Connecticut Audbon Society

 

H. Smith Richardson Wildlife Preserve and Christmas Tree Farm

Volunteers have done an amazing job in helping to restore the Smith Richardson preserve.

Location: Sasco Creek Road, Westport 

Directions, via Google Map: Signs on Sasco Creek Road indicate each of the preserve’s three parcels.

This sanctuary consists of three parcels: A 24-acre Christmas tree farm, a newly restored 14-acre field habitat, and a 36-acre evergreen plantation that has been completely restored to native wildlife habitat.

With the help of scores of volunteers, donations, and a major grant from the Long Island Sound Futures Fund, the Connecticut Audubon Society has transformed the 36-acre section, until recently choked with weeds, into a thriving sanctuary for birds, pollinators, and native plants. 

The matching funds allowed Connecticut Audubon to plant more than 3000 native trees and shrubs chosen for their value to birds and other wildlife, and to create two two-acre pollinator meadows.

Many acres of invasive plants and vines that have far less value to birds and insects have been removed, and trails have been restored, allowing visitors to access this remarkable restoration site. Public information signs describing the habitats created here as well as the value of native plantings have been established.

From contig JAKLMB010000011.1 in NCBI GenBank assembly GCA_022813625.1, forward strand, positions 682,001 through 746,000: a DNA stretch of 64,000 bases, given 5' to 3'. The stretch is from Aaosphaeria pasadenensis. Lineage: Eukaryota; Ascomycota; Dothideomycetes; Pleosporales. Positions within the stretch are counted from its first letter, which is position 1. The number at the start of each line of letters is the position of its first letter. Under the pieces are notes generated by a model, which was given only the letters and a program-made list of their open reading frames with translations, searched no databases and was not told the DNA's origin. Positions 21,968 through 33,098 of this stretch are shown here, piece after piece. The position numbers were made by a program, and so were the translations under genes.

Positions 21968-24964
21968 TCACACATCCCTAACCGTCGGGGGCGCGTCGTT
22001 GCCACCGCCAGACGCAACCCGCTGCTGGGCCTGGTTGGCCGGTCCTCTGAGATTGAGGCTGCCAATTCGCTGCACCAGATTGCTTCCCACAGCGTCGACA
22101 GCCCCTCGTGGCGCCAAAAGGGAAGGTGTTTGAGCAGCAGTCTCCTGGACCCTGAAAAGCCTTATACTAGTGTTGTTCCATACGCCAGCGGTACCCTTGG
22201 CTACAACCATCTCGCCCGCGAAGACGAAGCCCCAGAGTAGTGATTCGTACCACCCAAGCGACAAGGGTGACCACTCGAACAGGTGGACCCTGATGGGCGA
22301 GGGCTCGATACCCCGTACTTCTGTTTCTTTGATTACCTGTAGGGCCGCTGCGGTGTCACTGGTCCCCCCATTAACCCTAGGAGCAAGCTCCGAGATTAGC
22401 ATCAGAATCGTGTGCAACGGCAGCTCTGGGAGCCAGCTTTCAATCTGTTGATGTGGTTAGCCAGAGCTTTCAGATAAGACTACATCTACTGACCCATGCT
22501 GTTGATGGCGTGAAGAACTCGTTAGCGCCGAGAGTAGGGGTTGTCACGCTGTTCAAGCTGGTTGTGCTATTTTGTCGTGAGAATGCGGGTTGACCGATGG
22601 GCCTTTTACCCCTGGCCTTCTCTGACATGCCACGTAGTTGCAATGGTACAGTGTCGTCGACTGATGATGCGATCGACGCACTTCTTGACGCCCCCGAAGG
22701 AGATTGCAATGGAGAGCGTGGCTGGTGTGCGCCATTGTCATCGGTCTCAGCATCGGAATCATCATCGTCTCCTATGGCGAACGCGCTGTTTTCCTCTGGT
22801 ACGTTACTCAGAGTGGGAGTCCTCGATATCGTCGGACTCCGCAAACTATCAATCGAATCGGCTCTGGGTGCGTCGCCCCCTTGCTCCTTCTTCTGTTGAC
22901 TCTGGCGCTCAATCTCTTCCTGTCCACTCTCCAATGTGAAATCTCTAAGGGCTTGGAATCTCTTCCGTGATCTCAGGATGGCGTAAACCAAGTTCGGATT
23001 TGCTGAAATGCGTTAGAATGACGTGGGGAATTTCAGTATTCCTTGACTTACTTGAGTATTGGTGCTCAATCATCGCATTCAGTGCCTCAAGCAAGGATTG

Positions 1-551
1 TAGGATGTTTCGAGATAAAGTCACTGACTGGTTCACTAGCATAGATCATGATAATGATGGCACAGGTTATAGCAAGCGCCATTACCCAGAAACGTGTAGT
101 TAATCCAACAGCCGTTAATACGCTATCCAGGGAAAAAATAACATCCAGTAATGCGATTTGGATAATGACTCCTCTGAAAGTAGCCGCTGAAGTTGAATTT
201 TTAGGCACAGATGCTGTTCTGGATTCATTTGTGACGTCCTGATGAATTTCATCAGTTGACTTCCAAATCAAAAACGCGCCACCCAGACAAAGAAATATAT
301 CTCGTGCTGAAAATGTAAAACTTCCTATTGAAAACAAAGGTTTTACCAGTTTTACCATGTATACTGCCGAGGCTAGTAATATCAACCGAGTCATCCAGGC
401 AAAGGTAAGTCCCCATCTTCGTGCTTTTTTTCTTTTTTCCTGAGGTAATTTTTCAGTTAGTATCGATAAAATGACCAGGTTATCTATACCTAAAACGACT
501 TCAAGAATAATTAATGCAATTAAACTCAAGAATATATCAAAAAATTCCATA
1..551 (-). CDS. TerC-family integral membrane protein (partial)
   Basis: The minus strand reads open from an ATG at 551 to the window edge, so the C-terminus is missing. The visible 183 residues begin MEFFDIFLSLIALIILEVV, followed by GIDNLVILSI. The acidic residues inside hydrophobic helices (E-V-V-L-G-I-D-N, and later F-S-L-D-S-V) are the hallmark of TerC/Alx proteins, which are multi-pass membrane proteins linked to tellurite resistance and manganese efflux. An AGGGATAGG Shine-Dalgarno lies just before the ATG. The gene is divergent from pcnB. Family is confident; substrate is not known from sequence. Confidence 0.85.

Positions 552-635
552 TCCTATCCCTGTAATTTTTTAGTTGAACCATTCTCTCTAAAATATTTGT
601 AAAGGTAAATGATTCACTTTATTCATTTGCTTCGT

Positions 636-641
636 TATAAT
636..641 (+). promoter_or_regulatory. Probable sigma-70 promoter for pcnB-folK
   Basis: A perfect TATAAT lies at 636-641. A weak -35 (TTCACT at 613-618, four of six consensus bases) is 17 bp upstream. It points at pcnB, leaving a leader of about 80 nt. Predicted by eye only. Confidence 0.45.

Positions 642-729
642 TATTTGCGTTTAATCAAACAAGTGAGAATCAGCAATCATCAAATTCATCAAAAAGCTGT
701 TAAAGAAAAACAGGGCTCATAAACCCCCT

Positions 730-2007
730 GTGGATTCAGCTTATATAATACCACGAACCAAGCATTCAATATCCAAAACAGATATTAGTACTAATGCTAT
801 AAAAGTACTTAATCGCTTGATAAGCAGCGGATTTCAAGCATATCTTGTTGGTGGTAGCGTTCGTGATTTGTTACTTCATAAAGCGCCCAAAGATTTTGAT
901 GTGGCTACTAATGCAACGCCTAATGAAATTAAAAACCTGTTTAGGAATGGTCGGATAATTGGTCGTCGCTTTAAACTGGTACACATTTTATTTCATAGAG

Ongoing efforts here include invasive monitoring and removal, deer fencing, and irrigation as well as maintaining the hundreds of native plants and trees that are now providing food and cover for a myriad of migratory and resident birds and wildlife.

Description and species
Widely known as a wonderful birding location in fall and winter, the preserve now offers a great variety of species year-round.

In early spring at the tree farm, visitors stand a good chance of finding American Woodcock here. At dusk you might witness the amazing courtship flight of the male. The Christmas trees can host a surprising number of Song Sparrow, Gray Catbird, and other species that nest right in these growing evergreens.

Spring migration brings in birds of open, shrub, and edge habitat types including Yellow Warbler, Field Sparrow, Chestnut-sided Warbler, Song Sparrow, Prairie Warbler, Indigo Bunting, Gray Catbird, House Wren, Cedar Waxwing, Orchard and Baltimore Orioles, and dozens of migrant warblers and songbirds throughout the newly restored 36 acres preserve.

The most notable part of the fall season is the terrific sparrow migration: Song Sparrow, Field, Savannah, White-throated, White-crowned, Swamp, and perhaps even a rare Clay-colored or Grasshopper Sparrow. There will likely be Eastern Towhee and Dark-eyed Junco present, as well as warblers like Yellow-rumped, American Redstart, and Palm. Other sightings often include Blue-headed Vireo, Eastern Phoebe, Winter Wren, Ruby-crowned and Golden-crowned Kinglets, and the rare Blue Grosbeak. 

In winter the evergreens tend to be the stars of the show and the Christmas tree farm at times hosts rare birds such as White-winged and Red Crossbills. You may find a Brown Creeper in the cold and snow along with Yellow-bellied Sapsuckers and perhaps a Red-breasted Nuthatch.

More about Smith Richardson

Major Federal grant

November 2018
A time to plant: Volunteer work day at Smith Richardson

October 2018
Migratory songbirds in abundance at Smith Richardson

August 2018
A paradise for birds and bugs

May 2018
Volunteers plant 450 trees

April 2018
Native plant sale

Volunteer work day

October 2016
Progress report

September 2016
Jerid O’Connell on why Smith Richardson is important

July 2016
A neighborhood sanctuary

 

 

 

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